Suddenly, Greece staying in the euro zone seems a sure bet

Prime Minister Antonis Samaras is keeping the lid on the deficit—but for how long?
Prime Minister Antonis Samaras is keeping the lid on the deficit—but for how long?
Image: AP Photo/Petros Giannakouris
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Tomorrow, the European Union and International Monetary Fund will juice Greece’s ailing finances with a long-awaited €34.3-billion (US $45.2-billion) rescue loan, marking their second bailout of the struggling republic. Some €16 billion euros of that is earmarked to recapitalize Greek banks, which were forced to accept a write-down last spring as part of austerity measures. Looking into the first quarter of next year, Greece is set to receive another €14.8 billion, provided it continues to meet the terms of the EU-IMF assistance program.

If recent developments are anything to go by, so far, so good. Last week, Greece paid €11.29 billion for €31.9 billion of its own debt as part of a buyback program stipulated by the IMF’s testing of Greek resolve to shrink its debt-to-anual gross GDP ratio to less than 110% by 2022. And show resolve it sure did: the Greek government offered higher-than-expected rates of 60-70%, providing a windfall for funds that bought Greek debt at an even more dramatic discount last summer, reported the New York Times.

That risk premium may be fading, though. On Tuesday, ratings agency Standard & Poor’s upgraded its rating on Greek debt to B-, raising it six notches and scooping it out of the “selective default” category. Greece also announced the sale of €1.3 billion in a treasury bills auction, unloading them at 4.11% interest, down from 4.20% on November 13.

And on other fronts, Greece has further demonstrated its commitment to meeting austerity conditions, auguring continued access to EU-IMF lending. For instance, the government announced today that its January-November deficit came in at €12.9 billion, compared with €21.5 billion during the same period last year. And just last week, Greek officials announced a new tax bill that would hike rates on middle- and high-income families, with the aim of raising €2.5 billion and tightening its collection net, something that has proven woefully full of holes in the past (PDF). The tax will also up the rate on corporate profits to 26%, from 20%.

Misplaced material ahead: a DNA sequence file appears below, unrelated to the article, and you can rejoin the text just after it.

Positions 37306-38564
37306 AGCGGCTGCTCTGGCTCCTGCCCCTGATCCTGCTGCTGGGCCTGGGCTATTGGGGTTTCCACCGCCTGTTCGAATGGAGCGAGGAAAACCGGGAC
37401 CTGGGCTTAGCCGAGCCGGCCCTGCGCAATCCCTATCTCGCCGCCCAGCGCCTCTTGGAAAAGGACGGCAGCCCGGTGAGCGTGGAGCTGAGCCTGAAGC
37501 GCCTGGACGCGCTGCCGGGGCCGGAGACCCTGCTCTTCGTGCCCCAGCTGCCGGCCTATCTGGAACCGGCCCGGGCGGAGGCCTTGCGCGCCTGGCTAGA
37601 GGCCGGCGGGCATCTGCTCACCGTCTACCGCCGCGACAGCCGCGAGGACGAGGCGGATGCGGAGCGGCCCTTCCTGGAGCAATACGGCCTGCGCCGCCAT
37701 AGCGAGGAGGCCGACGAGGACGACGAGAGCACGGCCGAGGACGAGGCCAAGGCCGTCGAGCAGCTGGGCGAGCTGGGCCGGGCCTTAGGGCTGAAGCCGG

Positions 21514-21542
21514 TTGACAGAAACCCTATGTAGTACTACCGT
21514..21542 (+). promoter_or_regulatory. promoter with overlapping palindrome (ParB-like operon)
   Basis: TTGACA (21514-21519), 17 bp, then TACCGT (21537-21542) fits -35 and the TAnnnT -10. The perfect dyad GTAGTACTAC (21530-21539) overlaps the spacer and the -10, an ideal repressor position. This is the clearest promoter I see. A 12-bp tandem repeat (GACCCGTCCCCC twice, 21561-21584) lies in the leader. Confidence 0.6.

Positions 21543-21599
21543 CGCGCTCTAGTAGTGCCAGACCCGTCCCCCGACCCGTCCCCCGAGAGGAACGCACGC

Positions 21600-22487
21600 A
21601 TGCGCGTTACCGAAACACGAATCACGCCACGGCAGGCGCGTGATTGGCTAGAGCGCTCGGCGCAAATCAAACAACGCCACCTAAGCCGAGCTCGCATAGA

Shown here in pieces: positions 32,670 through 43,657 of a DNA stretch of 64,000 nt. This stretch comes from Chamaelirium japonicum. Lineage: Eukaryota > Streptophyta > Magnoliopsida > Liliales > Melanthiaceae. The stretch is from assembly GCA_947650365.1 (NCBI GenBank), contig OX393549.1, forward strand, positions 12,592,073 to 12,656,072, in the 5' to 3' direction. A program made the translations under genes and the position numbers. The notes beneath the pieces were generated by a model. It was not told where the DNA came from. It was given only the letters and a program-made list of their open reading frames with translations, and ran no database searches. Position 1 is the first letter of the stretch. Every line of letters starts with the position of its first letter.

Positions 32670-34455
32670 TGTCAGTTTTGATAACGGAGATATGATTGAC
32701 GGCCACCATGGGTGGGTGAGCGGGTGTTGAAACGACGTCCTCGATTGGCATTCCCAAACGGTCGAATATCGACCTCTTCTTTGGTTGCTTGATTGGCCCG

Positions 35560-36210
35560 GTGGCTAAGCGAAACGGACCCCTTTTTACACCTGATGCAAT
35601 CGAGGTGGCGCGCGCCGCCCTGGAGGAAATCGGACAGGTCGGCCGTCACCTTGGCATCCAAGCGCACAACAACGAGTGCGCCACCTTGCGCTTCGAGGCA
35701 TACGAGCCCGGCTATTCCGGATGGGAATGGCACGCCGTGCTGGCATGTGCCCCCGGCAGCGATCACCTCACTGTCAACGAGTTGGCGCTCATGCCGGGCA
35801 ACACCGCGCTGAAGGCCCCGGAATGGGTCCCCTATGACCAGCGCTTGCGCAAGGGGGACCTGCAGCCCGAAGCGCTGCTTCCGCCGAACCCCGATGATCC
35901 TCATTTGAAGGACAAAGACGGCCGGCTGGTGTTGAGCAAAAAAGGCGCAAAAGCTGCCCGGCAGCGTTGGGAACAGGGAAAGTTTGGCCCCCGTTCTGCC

And, just like that—Grexit, schmexit.

But in many ways, Greece’s flurry of upbeat news signals confidence in euro zone unity—and not better days ahead for the actual people of the Hellenic Republic. The Wall Street Journal warned Tuesday of “the harshest winter of its three-year-old debt crisis” as Greece slides into a full-blown depression, marked by a 20% slump in economic activity since four years ago. This grim picture could be further exacerbated by roiling political battles.

As radical left-, and, to a lesser extent, right-wing parties gain popular traction, the current government coalition looks ever-more flimsy, and its resilience could be tested by a vote mere months from now. Jens Nordvig gives two-thirds odds to the possibility that far-left Syriza, which is vocally anti-austerity, could oust the current coalition between relatively conservative New Democracy and Pasok in an early election. And if that happens, that B- upgrade might come out looking a tad premature.